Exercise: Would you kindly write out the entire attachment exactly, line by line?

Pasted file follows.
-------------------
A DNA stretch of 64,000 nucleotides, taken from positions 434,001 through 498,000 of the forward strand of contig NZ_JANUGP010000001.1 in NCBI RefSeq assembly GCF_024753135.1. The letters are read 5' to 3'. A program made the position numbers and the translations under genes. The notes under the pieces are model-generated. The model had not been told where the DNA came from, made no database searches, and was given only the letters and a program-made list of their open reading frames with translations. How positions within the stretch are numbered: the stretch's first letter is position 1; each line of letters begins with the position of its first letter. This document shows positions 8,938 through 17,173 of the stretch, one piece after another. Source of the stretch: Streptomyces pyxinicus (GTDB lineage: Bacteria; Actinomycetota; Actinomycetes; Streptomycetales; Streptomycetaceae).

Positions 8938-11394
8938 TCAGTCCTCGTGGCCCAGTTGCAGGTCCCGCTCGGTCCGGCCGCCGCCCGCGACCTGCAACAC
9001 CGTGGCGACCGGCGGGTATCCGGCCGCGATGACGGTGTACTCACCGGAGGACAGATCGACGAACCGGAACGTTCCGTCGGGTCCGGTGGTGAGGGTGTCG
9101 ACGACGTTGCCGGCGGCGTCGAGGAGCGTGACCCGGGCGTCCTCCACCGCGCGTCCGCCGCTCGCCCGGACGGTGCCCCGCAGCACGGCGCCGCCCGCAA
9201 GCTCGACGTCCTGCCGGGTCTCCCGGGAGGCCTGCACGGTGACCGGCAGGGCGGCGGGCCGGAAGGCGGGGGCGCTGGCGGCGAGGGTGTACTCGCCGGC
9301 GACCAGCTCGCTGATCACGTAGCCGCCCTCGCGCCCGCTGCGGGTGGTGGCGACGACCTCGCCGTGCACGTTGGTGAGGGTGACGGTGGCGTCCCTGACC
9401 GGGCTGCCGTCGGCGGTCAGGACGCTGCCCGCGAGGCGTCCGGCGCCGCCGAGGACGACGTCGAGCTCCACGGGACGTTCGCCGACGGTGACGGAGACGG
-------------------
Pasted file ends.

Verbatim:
A DNA stretch of 64,000 nucleotides, taken from positions 434,001 through 498,000 of the forward strand of contig NZ_JANUGP010000001.1 in NCBI RefSeq assembly GCF_024753135.1. The letters are read 5' to 3'. A program made the position numbers and the translations under genes. The notes under the pieces are model-generated. The model had not been told where the DNA came from, made no database searches, and was given only the letters and a program-made list of their open reading frames with translations. How positions within the stretch are numbered: the stretch's first letter is position 1; each line of letters begins with the position of its first letter. This document shows positions 8,938 through 17,173 of the stretch, one piece after another. Source of the stretch: Streptomyces pyxinicus (GTDB lineage: Bacteria; Actinomycetota; Actinomycetes; Streptomycetales; Streptomycetaceae).

Positions 8938-11394
8938 TCAGTCCTCGTGGCCCAGTTGCAGGTCCCGCTCGGTCCGGCCGCCGCCCGCGACCTGCAACAC
9001 CGTGGCGACCGGCGGGTATCCGGCCGCGATGACGGTGTACTCACCGGAGGACAGATCGACGAACCGGAACGTTCCGTCGGGTCCGGTGGTGAGGGTGTCG
9101 ACGACGTTGCCGGCGGCGTCGAGGAGCGTGACCCGGGCGTCCTCCACCGCGCGTCCGCCGCTCGCCCGGACGGTGCCCCGCAGCACGGCGCCGCCCGCAA
9201 GCTCGACGTCCTGCCGGGTCTCCCGGGAGGCCTGCACGGTGACCGGCAGGGCGGCGGGCCGGAAGGCGGGGGCGCTGGCGGCGAGGGTGTACTCGCCGGC
9301 GACCAGCTCGCTGATCACGTAGCCGCCCTCGCGCCCGCTGCGGGTGGTGGCGACGACCTCGCCGTGCACGTTGGTGAGGGTGACGGTGGCGTCCCTGACC
9401 GGGCTGCCGTCGGCGGTCAGGACGCTGCCCGCGAGGCGTCCGGCGCCGCCGAGGACGACGTCGAGCTCCACGGGACGTTCGCCGACGGTGACGGAGACGG